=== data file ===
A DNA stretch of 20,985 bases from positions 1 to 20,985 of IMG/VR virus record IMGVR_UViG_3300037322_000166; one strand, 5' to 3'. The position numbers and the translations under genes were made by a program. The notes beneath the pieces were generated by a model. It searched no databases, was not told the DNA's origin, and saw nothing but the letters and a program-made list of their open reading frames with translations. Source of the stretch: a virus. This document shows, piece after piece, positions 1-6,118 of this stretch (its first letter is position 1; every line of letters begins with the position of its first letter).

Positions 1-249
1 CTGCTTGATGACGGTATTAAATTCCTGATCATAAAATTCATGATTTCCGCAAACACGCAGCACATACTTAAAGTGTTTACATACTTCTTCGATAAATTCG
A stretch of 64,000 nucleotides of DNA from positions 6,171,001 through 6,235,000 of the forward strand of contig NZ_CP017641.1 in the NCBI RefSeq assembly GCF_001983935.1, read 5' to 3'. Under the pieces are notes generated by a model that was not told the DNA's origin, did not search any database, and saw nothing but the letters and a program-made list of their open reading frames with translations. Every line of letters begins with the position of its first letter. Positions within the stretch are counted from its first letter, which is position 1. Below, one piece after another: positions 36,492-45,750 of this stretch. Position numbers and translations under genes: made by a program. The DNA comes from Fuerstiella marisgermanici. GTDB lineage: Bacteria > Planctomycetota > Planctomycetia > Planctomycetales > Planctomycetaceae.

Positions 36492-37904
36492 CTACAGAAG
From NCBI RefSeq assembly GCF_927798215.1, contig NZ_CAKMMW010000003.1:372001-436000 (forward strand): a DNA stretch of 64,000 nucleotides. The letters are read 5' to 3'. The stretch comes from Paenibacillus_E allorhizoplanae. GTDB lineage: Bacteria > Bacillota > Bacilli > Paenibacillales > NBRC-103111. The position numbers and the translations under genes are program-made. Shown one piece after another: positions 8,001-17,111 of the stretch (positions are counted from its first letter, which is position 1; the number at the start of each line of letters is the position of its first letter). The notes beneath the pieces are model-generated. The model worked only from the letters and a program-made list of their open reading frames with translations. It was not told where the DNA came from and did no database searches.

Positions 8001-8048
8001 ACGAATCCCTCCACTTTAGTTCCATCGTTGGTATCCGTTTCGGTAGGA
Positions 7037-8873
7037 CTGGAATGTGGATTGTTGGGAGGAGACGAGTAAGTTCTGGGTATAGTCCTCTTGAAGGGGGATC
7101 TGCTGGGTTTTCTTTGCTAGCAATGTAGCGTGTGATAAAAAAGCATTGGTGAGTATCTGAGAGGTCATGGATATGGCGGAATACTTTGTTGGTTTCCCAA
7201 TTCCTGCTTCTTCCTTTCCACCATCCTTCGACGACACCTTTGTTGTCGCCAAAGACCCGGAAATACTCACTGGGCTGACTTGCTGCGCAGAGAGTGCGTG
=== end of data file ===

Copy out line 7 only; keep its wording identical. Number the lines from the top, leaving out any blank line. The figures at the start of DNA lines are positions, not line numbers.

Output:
From NCBI RefSeq assembly GCF_927798215.1, contig NZ_CAKMMW010000003.1:372001-436000 (forward strand): a DNA stretch of 64,000 nucleotides. The letters are read 5' to 3'. The stretch comes from Paenibacillus_E allorhizoplanae. GTDB lineage: Bacteria > Bacillota > Bacilli > Paenibacillales > NBRC-103111. The position numbers and the translations under genes are program-made. Shown one piece after another: positions 8,001-17,111 of the stretch (positions are counted from its first letter, which is position 1; the number at the start of each line of letters is the position of its first letter). The notes beneath the pieces are model-generated. The model worked only from the letters and a program-made list of their open reading frames with translations. It was not told where the DNA came from and did no database searches.